Carefully transfer each beef short rib to a baking sheet and then place the baking sheet in the oven to roast for about 10 minutes or until the ribs have darkened and begun to crisp along the edges.



While the ribs roast, strain the braising liquid, return to the pot and bring to a boil.  The “sauce” is simmered for a few minutes to slightly thicken before it is removed from the heat.  For serving:  place a rib on each plate, drizzle with a bit of sauce and serve with mashed potatoes, Horseradish Cream, and skillet~roasted Brussel sprouts.



Braised Short Ribs
Serves 6
Succulent beef short ribs enjoy a slow braise and the test of time in order to become a rich, decadent dinner entree.
  1. 6 pounds, beef short ribs
  2. Salt & freshly ground pepper
  3. 2 tablespoons olive oil
  4. 3 slices of bacon, cut into 1/2-inch pieces {or 3 tablespoons of rendered bacon drippings}
  5. 1 ounce dried porcini mushrooms
  6. 2 onions, peeled & quartered
  7. 2 whole cloves {stick them into onion quarters}
  8. 2 carrots, peeled and cut into 2-inch chunks
  9. 2 sprigs each of thyme, oregano & parsley
  10. 1 bay leaf
  11. 3-4 whole black peppercorns
  12. 3 tablespoons Madeira {or brandy}
  13. 1 3/4 cups red wine
  14. 1 pint, cherry tomatoes, halved
  15. 5-6 garlic cloves, peeled and pushed through a garlic press
  16. 1 thin strip of orange zest
  17. 2~4 cups, beef {or dark chicken} stock
  1. Place short ribs on a rimmed baking sheet and season them generously with salt and pepper. Cover tightly with aluminum foil and place in the refrigerator overnight. Remove the meat from the refrigerator 30 minutes prior to cooking.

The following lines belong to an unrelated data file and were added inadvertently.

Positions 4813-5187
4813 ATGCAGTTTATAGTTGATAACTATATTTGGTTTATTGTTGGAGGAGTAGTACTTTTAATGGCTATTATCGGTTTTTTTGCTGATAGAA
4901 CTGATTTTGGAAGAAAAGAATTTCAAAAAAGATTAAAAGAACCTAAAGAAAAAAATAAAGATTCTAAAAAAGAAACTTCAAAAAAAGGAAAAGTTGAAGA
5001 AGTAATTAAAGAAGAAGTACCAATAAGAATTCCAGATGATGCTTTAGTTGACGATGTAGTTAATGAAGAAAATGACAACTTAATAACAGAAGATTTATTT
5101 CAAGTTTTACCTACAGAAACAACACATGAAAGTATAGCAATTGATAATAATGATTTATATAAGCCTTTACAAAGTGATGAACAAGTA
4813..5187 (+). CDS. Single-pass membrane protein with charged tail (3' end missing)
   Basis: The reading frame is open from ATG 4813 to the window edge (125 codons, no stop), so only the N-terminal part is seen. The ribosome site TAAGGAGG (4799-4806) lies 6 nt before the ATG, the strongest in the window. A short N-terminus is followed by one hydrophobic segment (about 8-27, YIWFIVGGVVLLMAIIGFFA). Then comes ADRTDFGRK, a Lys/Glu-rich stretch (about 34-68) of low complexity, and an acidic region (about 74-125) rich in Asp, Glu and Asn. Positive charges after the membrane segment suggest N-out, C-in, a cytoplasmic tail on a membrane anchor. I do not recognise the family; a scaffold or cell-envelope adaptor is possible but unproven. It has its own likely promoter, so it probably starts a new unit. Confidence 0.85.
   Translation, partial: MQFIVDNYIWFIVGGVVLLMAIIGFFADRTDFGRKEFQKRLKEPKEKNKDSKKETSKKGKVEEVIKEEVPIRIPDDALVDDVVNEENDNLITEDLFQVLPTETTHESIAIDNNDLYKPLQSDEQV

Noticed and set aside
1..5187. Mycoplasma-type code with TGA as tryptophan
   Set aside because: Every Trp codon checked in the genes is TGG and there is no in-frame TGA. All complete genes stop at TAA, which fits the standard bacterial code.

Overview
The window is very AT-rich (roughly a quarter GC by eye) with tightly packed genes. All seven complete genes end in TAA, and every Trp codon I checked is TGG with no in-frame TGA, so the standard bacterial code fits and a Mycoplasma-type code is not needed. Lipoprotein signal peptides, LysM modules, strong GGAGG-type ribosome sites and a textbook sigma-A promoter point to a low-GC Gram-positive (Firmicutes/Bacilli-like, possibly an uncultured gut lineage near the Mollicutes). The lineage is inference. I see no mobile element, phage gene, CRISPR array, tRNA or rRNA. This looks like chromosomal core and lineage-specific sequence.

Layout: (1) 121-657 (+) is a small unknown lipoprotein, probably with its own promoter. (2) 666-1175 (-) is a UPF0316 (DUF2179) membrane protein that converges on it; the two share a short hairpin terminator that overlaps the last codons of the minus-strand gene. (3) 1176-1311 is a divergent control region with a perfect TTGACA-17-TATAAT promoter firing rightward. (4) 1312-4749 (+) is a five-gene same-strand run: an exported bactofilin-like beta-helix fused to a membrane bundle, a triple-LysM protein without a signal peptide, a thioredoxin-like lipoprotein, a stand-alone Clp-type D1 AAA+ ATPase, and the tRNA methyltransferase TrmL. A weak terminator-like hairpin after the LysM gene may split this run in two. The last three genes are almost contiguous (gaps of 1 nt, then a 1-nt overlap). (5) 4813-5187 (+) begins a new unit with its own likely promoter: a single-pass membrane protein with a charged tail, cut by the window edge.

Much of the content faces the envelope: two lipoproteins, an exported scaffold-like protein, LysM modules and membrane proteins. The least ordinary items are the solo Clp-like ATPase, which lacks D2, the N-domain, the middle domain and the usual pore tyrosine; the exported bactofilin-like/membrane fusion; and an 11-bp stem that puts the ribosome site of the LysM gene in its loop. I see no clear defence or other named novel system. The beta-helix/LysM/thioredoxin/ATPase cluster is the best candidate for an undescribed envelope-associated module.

2. Place the dried porcini mushrooms into a large bowl and cover with 2 cups of boiling water and set aside for at least 30 minutes. When rehydrated, coarsely chop the mushrooms and set aside.
  3. In a large, heavy-bottomed pot heat the olive oil over medium-high heat and then add the bacon. Cook until the fat is rendered and the meat lightly browned {alternatively, heat 3 tablespoons of previously rendered bacon drippings in the pan}. Remove the bacon and add the short ribs {in batches if necessary}, browning well on all sides. Remove the browned meat from the pot and place into a deep dish or bowl.
  4. Pour off most of the fat from the pot, lower the heat and add the onions, cloves, and carrots. Cook until slightly browned and then remove from pot and add to the reserved bowl of ribs.
  5. Return the pot to the stove, raise the heat and pour in the Madeira {or brandy} {this may flame up so use caution} and then add the wine. Cook until the liquid is reduced by two-thirds, scraping up all the brown bits from the bottom of the pot. Return the short ribs and vegetables to the pot and toss to coat.
  6. Add the cherry tomatoes, 5-6 pressed garlic cloves, the orange zest and the reserved chopped porcini mushrooms to the pot. Add the peppercorns and 2 cups of stock. Check the level of the liquid in the pot; it should only come halfway up the layer of ribs. {Add additional stock if more liquid is needed}
  7. Tie the herbs {thyme, oregano, parsley + bay leaf} together with kitchen string and add the herb bouquet to the pot {and a few pieces of the cooked bacon if you would like} and then cover the pot with a layer of aluminum foil and a tight~fitting lid and cook in a 325 degree F oven for 4 hours or until the meat is fork tender, checking occasionally to make sure the liquid is simmering {not boiling} and that there is enough liquid to come half~way up the layer of ribs. When the meat is tender, remove the pot from the oven and allow to completely cool. Place the pot in the refrigerator and let sit overnight until ready to prepare dinner the following evening.
  8. 30 minutes prior to cooking, preheat the oven to 400 degrees F, remove the pot from the refrigerator and carefully remove the layer of fat that has hardened on the surface of the braise. Place the pot over a medium flame and bring the contents to a simmer. Remove the pot from the heat and let the ribs rest 10 minutes in their juices, and then transfer them to a baking sheet.
  9. Place the short ribs in the oven for 10 to 15 minutes to brown.
  10. Meanwhile, strain the braising liquid into a saucepan, pressing down on the vegetables with a ladle to extract all the juices. If the broth seems thin, reduce it over medium-high heat to thicken slightly. Taste the sauce for seasoning.
  11. To serve: place a short rib {or two} on individual serving plates and drizzle with some of the braising sauce, serve with mashed potatoes and a green of your choice.
K Initial